Attach the embroidery hoop to your machine, and pull the back of the sweatshirt out from under the hoop. Secure it away from the embroidery area. You don’t want to stitch the two sides of your project together! I like to secure with hair clips, clothespins, or painter’s tape.
Then, load your design and line it up with your markings. Here’s me lining up the design below.
And here’s me adding that layer of water-soluble topping before pulling it taut. Water-soluble topping keeps the stitches from sinking down into the soft, squishy fabric and gives a better design stitch out on the sweatshirt.
Start your embroidery machine! Watch carefully at first to make sure everything is stitching as it should be.
When you’re done embroidering, remove the water-soluble topping by tearing it off. Any small, residual pieces you can remove with water later.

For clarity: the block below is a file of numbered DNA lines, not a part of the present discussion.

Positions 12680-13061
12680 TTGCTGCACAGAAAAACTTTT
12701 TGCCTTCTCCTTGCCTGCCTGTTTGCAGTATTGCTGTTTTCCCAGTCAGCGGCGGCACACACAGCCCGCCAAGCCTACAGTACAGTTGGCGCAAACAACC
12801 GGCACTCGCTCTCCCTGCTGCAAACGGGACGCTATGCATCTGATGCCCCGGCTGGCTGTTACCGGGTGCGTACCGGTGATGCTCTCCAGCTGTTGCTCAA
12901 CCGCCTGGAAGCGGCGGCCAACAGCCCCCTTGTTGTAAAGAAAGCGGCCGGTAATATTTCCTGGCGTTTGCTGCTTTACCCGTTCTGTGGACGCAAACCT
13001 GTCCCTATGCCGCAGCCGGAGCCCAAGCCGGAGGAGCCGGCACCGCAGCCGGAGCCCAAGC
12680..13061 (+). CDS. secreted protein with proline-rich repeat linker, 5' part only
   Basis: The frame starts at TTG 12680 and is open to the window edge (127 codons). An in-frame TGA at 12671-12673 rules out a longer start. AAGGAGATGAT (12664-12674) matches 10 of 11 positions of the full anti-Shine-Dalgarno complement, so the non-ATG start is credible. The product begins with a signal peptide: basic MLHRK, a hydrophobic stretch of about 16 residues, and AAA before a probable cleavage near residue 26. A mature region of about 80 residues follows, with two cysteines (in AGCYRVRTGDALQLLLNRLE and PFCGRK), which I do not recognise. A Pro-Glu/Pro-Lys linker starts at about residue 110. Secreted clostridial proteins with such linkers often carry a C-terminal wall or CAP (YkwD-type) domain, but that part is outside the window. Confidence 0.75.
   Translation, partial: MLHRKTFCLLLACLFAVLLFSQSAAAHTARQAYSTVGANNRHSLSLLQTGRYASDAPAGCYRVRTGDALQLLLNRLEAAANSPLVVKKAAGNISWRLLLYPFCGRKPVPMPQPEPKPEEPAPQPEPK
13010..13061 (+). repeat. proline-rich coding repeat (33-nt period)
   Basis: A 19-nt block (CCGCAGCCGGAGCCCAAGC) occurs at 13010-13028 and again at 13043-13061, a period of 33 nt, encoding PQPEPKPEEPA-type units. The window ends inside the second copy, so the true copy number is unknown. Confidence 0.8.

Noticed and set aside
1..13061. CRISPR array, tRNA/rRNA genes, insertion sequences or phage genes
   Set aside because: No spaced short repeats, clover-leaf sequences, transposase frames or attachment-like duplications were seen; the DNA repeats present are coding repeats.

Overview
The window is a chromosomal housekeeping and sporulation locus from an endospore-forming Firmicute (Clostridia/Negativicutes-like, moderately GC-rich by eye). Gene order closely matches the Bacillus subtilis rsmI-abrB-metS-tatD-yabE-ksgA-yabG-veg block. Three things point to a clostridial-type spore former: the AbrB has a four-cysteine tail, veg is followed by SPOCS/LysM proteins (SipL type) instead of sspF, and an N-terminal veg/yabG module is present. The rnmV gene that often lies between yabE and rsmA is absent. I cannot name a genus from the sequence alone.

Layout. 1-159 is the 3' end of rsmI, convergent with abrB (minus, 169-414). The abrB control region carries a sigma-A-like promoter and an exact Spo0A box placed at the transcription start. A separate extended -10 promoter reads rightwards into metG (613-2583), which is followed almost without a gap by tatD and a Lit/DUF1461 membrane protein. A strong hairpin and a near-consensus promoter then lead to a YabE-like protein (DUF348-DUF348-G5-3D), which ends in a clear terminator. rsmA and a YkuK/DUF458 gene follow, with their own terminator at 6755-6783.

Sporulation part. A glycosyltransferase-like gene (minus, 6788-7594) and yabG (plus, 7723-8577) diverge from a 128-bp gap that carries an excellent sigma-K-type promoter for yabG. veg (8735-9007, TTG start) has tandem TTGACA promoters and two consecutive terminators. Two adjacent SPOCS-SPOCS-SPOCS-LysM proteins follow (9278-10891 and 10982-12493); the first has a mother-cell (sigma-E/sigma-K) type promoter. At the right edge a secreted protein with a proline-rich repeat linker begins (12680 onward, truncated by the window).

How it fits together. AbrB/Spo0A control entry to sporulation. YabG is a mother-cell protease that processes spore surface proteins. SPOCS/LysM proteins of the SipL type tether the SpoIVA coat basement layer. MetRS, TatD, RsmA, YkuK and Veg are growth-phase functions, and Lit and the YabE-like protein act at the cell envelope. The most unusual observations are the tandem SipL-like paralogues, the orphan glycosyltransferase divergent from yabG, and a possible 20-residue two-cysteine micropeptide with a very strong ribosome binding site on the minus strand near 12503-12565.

Remove the sweatshirt from your embroidery hoop. Then, using small, sharp embroidery scissors, trim away the cut-away stabilizer from the back of the sweatshirt. This stabilizer is permanent, but it will usually soften up after the first wash.
Because I don’t like drenching my projects in water or immediately washing them after embroidering, I’ve had great luck using Magic Spray sizing to remove any hoop marks and residual chalk.
And one last thing, if you’re embroidering for a child or have a dense design that’s going to be itchy when placed against the skin, consider ironing a layer of Tender Touch backing over the design’s back. This is a soft, flexible covering to keep the design from irritating skin! I do this every single time I embroider onesies!
Embroidered Sweatshirt – Done!
And that’s it! You’ve successfully embroidered a sweatshirt with your embroidery machine. Enjoy wearing it out this Fall and Winter or get snuggly around your house in it. Happy embroidering!